1950 Jaguar XK120 roadster

According to an interview with Sir William in the 1970s, the design was
created, start-to-finish, in less than three weeks

The first post-war auto salon held in London, the Earls Court British Motor Show, opened its doors on October 27, 1948. No one was prepared for the shock caused by the unveiling of the bronze-colored Jaguar roadster, the XK 120. William Lyons raised the bar for sports cars with this model, and nearly 60 years later we still admire its superb lines and the sound of its inline six-cylinder motor.
The XK120 entered into production in 1949, and was instantly in high demand. The first 244 XK 120s-including the car on offer here-were clad entirely in aluminum. In period, these represented the best of the best, with their advantageous power-to-weight ratio courtesy of the alloy body and the highly tunable, dual-overhead-cam XK engine. This engine was used in production Jaguars in successive stages of development through 1987.
Like many of its siblings, this XK 120 was first shipped to the United States’ West Coast, where it was campaigned in a number of amateur sports car races at Monterey and Santa Barbara. It then served for a time as a dirt-track racer, fitted with an American V8 engine when its original gave out. In poor condition, it returned to England for a full restoration by John May of XK Development at Homesdown Farms, Fiddington.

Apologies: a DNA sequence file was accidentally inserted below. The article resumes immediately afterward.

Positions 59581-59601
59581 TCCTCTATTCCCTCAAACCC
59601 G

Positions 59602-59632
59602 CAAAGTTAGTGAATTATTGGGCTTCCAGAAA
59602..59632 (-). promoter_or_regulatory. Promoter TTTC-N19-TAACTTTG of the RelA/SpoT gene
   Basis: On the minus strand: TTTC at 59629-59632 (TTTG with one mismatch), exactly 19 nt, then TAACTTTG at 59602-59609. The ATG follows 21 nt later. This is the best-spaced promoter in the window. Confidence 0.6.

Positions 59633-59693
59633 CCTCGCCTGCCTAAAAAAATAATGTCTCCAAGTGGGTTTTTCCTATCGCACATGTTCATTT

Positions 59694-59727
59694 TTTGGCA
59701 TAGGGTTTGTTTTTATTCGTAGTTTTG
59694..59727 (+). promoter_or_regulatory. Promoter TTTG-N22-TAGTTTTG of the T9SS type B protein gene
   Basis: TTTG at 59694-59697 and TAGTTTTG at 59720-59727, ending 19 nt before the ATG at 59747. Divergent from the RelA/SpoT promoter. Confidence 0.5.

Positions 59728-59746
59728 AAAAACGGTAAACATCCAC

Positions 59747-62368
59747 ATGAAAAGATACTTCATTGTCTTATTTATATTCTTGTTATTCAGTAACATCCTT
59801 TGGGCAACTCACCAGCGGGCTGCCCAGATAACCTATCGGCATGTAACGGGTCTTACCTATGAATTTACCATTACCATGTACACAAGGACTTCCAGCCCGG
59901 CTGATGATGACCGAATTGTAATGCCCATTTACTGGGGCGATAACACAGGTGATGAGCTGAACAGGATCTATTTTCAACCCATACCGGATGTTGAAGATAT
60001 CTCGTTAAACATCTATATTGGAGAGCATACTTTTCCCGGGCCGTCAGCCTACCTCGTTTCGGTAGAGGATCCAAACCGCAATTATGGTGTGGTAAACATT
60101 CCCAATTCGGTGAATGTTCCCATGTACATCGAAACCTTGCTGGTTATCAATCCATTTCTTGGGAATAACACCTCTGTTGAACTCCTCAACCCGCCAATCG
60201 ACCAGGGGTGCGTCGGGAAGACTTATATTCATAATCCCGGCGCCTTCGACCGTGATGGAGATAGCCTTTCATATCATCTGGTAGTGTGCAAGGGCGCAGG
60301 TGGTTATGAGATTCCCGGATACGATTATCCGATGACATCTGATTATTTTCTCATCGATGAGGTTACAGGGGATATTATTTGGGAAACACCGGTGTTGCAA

The car has been prepared according to the Historic Sports Car Club rules, with respect to the spirit of 1950s-era racing. The drum brakes have been kept, as has the steering box (which has been displaced to the right side). Even the lever-arm shocks have been kept at the rear. The engine has been tuned with specific camshafts, 9:1 compression ratio, a C-type head, and SU HD8 carbs, and the Moss gearbox is of the close-ratio type.
Finished in pearl grey with red and biscuit interior and two aero screens, this Jaguar wears red wire wheels and is described as being in very good working condition. It is eligible for many historic events, including the Mille Miglia, Tour de France, and Le Mans Classic.

Gary Anderson

Gary Anderson - SCM Contributor

Gary is also Editor in Chief of The Star, the magazine for the Mercedes-Benz Club of America. He has been active for many years in the Austin-Healey Club USA and is co-author of MBI’s best-selling Austin-Healey Restoration Guide, as well as editor of the Austin-Healey Magazine. An avid vintage race driver, he ran his 1960 MGA in three Monterey Historics, four Wine Country Classics, and the Pittsburgh Vintage Grand Prix. He is the author of Motoring: Getting the Maximum from Your New Mini, a comprehensive guide to the new MINI Cooper, available through Amazon.com.

Posted in English